• Listen to your body and if you feel any discomfort or pain, stop and seek advice from your instructor and your doctor.
  • Keep the pelvis in a neutral position during poses by engaging the abdominals and slightly tucking the tailbone down and in. This helps relax the muscles of your buttocks (your glutes) and the hip flexors, which can help reduce or prevent sciatic pain down the back of the leg, a common side effect of pregnancy. It also helps prevent injury to the connective tissue that stabilizes your pelvis.
  • If you’re bending forward while seated, place a towel or yoga strap behind your feet and hold both ends. Bend from the hips and lift the chest, to avoid compressing your abdomen. If your belly is too big for this movement, try placing a rolled-up towel under your buttocks to elevate the body, and open the legs about hip-width apart, to give your belly more room to come forward.
  • When practicing twisting poses, twist more from the shoulders and back than from the waist, to avoid putting any pressure on your abdomen. Go only as far in the twist as feels comfortable – deep twists are not advisable in pregnancy.
  • Be sure to only undertake a yoga class with a trained instructor who knows about pregnancy safety. Don’t attempt to do your own yoga unless you’re very experienced or are following a DVD or online class suitable for pregnancy.


Asanas (poses) that are safe

In general, these poses are safe in pregnancy:




  • Marjariasana  (Cat-Cow)
    • Stretches the neck and shoulders, alleviating stiffness.
    • Keeps the spine flexible.This is useful because the back has to support more weight as the pregnancy advances.
    • Tones the abdominal region.
    • Improves blood circulation, ensuring that the reproductive organs are well nourished. 
  • Veerbhadrasana (Warrior pose)
    • Improves balance in the body, averting the possibility of falling during pregnancy.
    • Tones the arms, legs and lower back.
    • Increases stamina. This helps deal with delivery.



  • Konasana (Standing, sideways bending, one arm)
    • Keeps the spine flexible.
    • Exercises and stretches the sides of the body.
    • Helps alleviate constipation, a common symptom of pregnancy.
  • Trikonasana (Triangle pose)  –with chair for modification
    • Maintains physical and mental balance. Especially useful for pregnant women since their center of gravity shifts.
    • Stretches and opens the hips; a big help during delivery.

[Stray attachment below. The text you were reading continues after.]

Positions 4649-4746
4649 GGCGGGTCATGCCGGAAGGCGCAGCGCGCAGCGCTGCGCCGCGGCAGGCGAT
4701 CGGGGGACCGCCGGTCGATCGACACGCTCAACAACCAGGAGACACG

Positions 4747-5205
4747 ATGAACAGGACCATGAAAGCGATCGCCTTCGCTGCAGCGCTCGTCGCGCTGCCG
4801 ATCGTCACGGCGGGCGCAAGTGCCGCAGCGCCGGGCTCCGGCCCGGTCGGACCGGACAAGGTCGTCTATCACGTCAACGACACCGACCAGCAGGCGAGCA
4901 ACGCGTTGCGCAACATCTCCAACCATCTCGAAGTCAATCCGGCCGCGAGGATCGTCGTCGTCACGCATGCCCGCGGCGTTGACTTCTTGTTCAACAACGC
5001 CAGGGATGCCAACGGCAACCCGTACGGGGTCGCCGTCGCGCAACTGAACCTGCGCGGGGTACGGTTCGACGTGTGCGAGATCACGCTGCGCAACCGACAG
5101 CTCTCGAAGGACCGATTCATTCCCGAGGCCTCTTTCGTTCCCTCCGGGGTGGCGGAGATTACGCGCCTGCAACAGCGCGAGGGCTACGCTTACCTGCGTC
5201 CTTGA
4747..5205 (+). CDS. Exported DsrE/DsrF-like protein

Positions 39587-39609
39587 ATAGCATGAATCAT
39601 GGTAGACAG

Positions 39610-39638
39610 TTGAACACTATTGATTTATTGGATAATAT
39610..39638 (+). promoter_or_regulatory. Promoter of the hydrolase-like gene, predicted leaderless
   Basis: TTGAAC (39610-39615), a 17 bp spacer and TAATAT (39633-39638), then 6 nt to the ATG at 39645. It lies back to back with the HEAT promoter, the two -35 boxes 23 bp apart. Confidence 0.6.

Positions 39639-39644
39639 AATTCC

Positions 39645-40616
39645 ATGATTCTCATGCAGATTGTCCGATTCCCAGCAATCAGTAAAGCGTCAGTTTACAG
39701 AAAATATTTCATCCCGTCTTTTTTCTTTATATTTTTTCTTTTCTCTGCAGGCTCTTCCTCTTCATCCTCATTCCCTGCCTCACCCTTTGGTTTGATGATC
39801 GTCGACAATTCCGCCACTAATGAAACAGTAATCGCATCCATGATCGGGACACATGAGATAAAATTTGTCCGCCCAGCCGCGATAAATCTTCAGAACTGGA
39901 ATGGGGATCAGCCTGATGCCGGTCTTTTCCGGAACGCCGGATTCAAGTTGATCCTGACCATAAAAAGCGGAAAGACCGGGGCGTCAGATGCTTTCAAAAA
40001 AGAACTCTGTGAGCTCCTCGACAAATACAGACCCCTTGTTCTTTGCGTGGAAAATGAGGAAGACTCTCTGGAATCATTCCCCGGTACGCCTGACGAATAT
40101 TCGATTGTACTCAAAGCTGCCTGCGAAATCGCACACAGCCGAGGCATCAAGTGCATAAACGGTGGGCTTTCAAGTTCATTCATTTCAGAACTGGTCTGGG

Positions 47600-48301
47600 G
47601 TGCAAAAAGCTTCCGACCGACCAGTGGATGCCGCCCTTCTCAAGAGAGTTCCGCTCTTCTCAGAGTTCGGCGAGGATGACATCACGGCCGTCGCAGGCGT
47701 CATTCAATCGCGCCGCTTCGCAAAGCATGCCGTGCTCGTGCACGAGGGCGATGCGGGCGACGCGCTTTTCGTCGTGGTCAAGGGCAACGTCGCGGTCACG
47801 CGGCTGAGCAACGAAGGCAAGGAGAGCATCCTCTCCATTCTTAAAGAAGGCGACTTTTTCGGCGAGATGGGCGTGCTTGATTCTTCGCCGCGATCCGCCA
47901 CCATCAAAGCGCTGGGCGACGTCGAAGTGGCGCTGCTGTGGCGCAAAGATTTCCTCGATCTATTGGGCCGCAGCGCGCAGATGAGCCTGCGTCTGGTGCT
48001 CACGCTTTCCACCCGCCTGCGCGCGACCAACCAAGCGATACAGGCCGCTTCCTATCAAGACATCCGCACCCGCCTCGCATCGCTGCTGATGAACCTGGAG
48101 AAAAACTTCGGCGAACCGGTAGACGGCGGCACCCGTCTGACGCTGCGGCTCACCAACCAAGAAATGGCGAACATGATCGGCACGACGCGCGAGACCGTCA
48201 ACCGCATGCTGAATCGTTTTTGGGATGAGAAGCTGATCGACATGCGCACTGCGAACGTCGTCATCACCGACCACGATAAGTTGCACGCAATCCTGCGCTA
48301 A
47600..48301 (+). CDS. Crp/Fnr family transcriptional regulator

• Reduces back pain and stress.


  • Viparita Karani (Legs up the wall pose)
    • Relieves backache.
    • Improves flow of blood to the pelvic region.
    • Eases swollen ankles and varicose veins, common symptoms of pregnancy.
  • Badhakonasana (Butterfly pose)
    • Improves flexibility in the hip and groin region.
    • Stretches the thighs and knees, relieving pain.
    • Alleviates fatigue.
    • Helps facilitate smooth delivery when practiced till late pregnancy.
  • Yoga Nidra (Yogic sleep)
    • Has healing properties.
    • Reduces tension and anxiety.
    • Helps regulate blood pressure.
    • Deeply relaxes every cell in the body and prepares the body for the upcoming marathon of delivery.


Asanas (poses) to skip

To be really safe you should also avoid these yoga poses when pregnant:


  • Core and abdominal strengtheners – you should be aiming for a soft belly and core, and strong body elsewhere
  • Heavy inversions – such as headstands and handstands
  • Back poses (after the first trimester) – they can reduce important blood flow to the uterus
  • Certain pranayamas – where breath is retained or involves deep forceful belly movements
  • Jerky or sudden jump movements (in the first trimester) – they can disturb implantation
  • Backbends – these also compress the uterus and can overstretch the abdominal muscles
  • Prone poses – such as the bow pose or locust pose, as they put pressure on the uterus
  • Twists – especially deep belly ones as they are designed to compress the internal organs (including the uterus)
  • Asanas to completely avoid during pregnancy 
    • Naukasana (Boat pose)
    • Chakrasana (Wheel pose)
    • ArdhaMatsyendrasana (Sitting Half Spinal Twist)
    • Bhujangasana (Cobra pose)
    • ViparitaShalabhasana (Superman Pose)
    • Halasana (Plow pose)


Doing yoga during your pregnancy can be the first priceless gift you give yourself and your baby. You will be able to welcome your bundle of joy with a bundle of energy!